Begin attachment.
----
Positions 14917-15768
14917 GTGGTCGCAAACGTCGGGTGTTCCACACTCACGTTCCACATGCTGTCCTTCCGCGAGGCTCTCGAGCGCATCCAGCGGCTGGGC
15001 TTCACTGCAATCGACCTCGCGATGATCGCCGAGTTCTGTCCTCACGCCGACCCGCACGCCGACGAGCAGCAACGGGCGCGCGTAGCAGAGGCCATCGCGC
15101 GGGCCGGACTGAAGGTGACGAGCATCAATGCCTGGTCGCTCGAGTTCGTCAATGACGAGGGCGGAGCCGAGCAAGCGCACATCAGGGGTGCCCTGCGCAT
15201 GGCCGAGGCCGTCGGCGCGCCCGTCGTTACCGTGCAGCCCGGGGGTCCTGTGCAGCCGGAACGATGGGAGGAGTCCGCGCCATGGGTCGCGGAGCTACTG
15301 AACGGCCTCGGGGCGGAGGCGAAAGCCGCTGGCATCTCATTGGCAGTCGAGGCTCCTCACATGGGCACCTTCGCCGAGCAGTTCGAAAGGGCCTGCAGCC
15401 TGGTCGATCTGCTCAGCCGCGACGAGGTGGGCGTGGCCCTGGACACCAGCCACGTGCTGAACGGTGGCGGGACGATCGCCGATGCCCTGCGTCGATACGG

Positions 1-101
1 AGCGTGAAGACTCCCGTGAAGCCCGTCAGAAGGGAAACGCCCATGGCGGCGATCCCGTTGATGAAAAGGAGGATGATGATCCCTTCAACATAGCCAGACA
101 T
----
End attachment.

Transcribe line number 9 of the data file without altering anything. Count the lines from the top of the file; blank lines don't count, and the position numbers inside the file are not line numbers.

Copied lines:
1 AGCGTGAAGACTCCCGTGAAGCCCGTCAGAAGGGAAACGCCCATGGCGGCGATCCCGTTGATGAAAAGGAGGATGATGATCCCTTCAACATAGCCAGACA